High cost of smart water meters keeps adoption rates low
- Cities have been slow to roll out smart water meters due to their high costs, as reported by BloombergBNA.
- An executive at DC Water told BloombergBNA that a regular analog meter costs $25 on average, while installing smart meters across Washington, D.C. could cost up to $180 per home. In February, DC Water announced a citywide program to upgrade approximately 85,000 of the city's water meters between now and mid-2018.
- Smart water meters can detect leaks, measure usage and better manage assets compared to analogy meters, which makes them crucial assets for many cities despite high costs.
A Bluefield Research report found that water utilities are expected to spend $20 billion on software, data, and analytics solutions over the next decade with more than $15 billion of that on smart meters. Therefore, water utilities have some catching up to do. According to a report by West Monroe Partners, about 35% of water utilities have adopted automated metering systems, yet of those utilities, only 45% state they've implemented some form of analytics.
The 2017 Infrastructure report card gives the U.S.’s treated water systems a D and notes that upgrading existing water systems will require at least $1 trillion. However, the cost of implementation may be necessary to prevent various water crises like what was experienced in Flint, MI. Additionally, over six billion gallons of water are lost every day to leaks nationwide — a waste that smart water meters could help detect and reduce.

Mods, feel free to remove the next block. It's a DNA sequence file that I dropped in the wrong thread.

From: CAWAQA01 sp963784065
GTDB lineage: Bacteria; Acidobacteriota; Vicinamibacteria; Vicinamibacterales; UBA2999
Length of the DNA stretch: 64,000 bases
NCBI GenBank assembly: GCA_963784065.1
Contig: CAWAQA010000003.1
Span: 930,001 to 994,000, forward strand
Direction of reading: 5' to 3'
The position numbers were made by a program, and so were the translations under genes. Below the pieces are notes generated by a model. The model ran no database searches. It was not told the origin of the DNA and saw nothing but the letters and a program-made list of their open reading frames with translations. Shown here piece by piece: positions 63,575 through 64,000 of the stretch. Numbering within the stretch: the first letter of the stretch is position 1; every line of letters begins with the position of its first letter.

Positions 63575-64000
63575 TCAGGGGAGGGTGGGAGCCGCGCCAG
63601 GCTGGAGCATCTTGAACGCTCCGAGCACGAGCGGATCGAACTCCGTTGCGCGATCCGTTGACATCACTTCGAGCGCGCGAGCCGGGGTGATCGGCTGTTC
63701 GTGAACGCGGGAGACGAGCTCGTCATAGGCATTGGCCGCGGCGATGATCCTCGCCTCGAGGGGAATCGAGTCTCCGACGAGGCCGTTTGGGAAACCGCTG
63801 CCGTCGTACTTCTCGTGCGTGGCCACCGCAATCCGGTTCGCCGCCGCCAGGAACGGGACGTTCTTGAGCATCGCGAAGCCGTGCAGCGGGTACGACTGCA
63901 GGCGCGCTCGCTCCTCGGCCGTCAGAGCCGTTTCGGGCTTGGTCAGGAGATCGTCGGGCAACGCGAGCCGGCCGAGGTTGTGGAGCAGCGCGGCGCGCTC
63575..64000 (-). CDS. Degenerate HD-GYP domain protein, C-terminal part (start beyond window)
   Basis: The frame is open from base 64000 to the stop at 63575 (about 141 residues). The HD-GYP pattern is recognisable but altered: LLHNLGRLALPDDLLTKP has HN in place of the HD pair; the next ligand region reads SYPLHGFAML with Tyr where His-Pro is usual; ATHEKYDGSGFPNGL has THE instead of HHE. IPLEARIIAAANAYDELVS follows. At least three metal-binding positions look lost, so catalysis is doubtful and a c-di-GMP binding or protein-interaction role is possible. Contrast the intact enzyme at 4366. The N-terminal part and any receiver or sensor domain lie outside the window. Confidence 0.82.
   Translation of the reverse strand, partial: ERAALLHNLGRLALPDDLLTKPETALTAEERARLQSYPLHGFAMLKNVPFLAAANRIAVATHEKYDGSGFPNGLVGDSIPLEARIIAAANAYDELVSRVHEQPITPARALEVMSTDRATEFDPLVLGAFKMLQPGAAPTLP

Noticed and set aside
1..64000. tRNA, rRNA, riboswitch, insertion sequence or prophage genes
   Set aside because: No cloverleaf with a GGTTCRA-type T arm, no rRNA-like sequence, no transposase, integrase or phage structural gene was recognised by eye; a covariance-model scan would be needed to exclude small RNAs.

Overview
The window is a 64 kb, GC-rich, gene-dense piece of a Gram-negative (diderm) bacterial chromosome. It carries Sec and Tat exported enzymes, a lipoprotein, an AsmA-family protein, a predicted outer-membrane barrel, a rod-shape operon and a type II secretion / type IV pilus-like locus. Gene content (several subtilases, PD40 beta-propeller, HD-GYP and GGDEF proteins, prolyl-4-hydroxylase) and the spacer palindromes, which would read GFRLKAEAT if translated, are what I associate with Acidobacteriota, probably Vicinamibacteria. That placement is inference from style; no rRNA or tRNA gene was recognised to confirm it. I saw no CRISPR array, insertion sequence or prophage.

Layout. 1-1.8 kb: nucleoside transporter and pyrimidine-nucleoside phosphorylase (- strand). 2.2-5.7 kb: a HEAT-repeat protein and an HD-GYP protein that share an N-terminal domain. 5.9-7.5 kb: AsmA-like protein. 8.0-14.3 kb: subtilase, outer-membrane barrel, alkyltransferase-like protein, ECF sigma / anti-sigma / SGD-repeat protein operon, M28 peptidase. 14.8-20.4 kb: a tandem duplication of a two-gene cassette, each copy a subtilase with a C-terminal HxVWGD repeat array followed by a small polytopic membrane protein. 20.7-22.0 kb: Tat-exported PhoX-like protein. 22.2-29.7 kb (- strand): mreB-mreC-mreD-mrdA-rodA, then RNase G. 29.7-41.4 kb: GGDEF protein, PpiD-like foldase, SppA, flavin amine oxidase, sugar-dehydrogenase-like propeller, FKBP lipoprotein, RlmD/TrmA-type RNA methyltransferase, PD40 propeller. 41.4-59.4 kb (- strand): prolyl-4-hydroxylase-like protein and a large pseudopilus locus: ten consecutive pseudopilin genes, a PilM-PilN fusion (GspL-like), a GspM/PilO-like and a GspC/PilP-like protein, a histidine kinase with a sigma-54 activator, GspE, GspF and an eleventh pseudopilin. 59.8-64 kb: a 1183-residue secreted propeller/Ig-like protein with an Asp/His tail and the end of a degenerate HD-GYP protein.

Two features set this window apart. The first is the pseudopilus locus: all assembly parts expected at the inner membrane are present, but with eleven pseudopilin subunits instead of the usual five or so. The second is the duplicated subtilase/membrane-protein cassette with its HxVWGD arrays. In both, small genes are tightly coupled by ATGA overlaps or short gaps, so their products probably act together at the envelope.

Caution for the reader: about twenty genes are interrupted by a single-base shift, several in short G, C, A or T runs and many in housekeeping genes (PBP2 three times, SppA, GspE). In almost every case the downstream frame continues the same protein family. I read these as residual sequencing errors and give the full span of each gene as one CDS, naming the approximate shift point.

During California’s years-long drought, cities like Los Angeles and Long Beach have turned to smart water meters to helped reach the governor’s 25% reduction mandate. However smart water meters haven’t been without problems. A Chicago suburb found some of their new meters were overcharging customers, and in Wichita, TX, customers were overcharged and experienced leaks with the installation of the new smart meters. While improvements to these systems may be imperative, increasing spending in the area of water monitoring will likely only be beneficial in the long-term.